The topic of movie theater ticket prices is discussed over and over, almost to the point where it reaches “beating a dead horse” territory. Yet, every once in a while a new angle crops up and begs to be talked about. This time, it’s the idea that movie tickets should cost more for popular, hit films (like “Hunger Games”), whereas flops (like “John Carter”) should cost less. Basically: Put ticket prices on a dynamic pricing scale.
The reason? So movies will make more money, even the flops.
The Los Angeles Times has a piece on this very thing and has some interesting quotes from Todd Juenger, a senior analyst at Bernstein Research.
The analyst claimed that with higher pricing ”The Hunger Games” could have grossed $250 million worldwide on its opening weekend, compared withthe $219 million that the Lionsgate release actually collected. “I also submit that [the costly flop] ‘John Carter’ could have eked out more total revenue, especially post-opening weekend, by lowering prices,” he added.
Sure, that makes sense. “Hunger Games” fans would likely have paid a considerable amount more to see the movie, though everyone has their limits. And sure, more people might have seen “John Carter” if prices were cheaper.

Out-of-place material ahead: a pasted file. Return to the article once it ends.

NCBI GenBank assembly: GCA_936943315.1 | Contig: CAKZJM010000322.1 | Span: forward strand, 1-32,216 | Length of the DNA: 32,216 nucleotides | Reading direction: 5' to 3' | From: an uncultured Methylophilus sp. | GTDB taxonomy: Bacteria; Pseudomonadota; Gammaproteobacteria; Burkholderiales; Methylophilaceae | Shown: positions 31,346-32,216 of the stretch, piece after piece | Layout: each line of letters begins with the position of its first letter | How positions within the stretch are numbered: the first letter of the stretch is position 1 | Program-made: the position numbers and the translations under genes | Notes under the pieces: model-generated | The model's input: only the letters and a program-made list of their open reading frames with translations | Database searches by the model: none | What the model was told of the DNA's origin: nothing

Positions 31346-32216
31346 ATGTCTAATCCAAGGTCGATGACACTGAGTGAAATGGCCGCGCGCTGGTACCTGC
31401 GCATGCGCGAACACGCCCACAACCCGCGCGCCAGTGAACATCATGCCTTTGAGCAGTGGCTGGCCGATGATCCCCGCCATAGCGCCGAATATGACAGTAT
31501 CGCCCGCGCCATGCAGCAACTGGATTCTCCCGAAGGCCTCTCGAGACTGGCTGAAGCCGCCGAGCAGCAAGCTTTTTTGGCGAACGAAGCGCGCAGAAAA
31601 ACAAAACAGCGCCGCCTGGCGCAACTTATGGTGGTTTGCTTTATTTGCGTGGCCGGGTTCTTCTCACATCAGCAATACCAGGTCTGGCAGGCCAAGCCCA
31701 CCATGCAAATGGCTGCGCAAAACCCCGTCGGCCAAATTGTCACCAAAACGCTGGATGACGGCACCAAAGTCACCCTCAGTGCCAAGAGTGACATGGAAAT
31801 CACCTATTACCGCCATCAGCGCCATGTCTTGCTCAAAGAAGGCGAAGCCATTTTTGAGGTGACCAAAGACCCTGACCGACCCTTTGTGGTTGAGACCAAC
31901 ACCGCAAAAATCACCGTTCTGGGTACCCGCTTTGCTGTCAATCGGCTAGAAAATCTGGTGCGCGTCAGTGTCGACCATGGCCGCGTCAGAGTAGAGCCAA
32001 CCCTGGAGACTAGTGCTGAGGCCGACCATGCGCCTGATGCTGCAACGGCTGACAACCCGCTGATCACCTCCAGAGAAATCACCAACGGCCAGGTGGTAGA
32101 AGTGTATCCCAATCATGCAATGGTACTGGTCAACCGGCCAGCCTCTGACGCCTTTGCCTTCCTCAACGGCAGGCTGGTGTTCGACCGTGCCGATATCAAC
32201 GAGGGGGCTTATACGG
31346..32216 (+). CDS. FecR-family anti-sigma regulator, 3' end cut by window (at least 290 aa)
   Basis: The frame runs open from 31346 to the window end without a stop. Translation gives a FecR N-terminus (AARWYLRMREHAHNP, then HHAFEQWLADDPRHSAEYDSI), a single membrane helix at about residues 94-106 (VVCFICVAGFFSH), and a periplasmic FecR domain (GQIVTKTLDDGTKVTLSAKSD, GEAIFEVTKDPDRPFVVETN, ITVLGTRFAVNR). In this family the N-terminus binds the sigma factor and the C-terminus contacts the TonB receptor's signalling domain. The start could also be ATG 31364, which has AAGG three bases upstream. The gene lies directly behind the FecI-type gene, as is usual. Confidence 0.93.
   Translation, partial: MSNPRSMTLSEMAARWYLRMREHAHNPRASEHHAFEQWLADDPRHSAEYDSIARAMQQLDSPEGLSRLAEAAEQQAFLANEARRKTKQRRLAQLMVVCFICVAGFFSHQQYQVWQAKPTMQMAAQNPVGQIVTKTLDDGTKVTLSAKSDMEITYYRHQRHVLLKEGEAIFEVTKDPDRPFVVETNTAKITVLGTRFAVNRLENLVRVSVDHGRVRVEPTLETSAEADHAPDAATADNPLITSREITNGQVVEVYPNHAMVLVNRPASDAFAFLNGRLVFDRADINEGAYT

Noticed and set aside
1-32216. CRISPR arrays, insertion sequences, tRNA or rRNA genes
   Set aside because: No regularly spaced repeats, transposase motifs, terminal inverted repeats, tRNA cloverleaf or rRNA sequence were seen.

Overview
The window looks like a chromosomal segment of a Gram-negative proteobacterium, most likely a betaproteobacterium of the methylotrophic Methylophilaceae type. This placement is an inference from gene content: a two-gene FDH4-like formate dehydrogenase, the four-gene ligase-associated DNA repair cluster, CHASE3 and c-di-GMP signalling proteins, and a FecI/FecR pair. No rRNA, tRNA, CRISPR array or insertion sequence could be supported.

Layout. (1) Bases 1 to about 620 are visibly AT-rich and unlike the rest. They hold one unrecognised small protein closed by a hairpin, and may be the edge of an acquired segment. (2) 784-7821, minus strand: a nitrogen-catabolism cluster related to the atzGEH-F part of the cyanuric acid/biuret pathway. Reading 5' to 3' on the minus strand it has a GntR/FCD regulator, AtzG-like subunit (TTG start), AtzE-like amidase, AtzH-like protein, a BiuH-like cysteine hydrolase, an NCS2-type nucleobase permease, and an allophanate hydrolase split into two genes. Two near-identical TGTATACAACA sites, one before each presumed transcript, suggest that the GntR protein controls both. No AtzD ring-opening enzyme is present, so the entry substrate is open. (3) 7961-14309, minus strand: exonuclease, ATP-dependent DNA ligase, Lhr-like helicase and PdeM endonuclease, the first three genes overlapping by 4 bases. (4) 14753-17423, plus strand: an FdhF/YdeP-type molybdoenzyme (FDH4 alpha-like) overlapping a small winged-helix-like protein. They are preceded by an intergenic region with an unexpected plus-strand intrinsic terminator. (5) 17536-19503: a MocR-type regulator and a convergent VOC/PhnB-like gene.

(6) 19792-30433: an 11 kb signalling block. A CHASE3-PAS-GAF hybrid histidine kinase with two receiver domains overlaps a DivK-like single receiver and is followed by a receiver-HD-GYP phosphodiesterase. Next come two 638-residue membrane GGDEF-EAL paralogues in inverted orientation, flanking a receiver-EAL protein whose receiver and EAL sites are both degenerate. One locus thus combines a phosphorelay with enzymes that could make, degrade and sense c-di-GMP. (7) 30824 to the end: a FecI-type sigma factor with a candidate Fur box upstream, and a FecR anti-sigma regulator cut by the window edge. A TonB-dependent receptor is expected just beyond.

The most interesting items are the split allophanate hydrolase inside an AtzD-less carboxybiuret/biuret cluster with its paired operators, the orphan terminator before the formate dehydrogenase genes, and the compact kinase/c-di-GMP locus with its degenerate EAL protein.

But the idea of dynamic pricing, which Juenger compares to DVD prices and airplane ticket prices, is already in place, and it’s called dollar theaters.
When a movie is on the tail-end of its theatrical window, it goes to the dollar theater. If a movie isn’t performing well, it’ll get pushed out sooner than normal, as was the case with “John Carter.”
On the other side of the coin, some theaters have a kind of variable pricing in place, like at the Moore Warren Theatre. You have general audience ticket prices, then there are pricier tickets for the Balcony and Director’s Suites. While those two areas are for 21-and-older patrons, the ticket prices are close to double what a normal ticket costs. There are perks, however, to paying more, with reserved seating being the biggest one.
Theaters as a whole, however, shouldn’t adopt dynamic pricing unless they offer perks. The Warren Theatres have a good system, and more and more chains are adopting similar systems. Raising ticket costs 20 percent but offering nothing in return might cause mutiny.
Theatergoing is an experience, and that experience shouldn’t be hampered by increased ticket prices “just ’cause.” Give us something in return and we’ll consider it.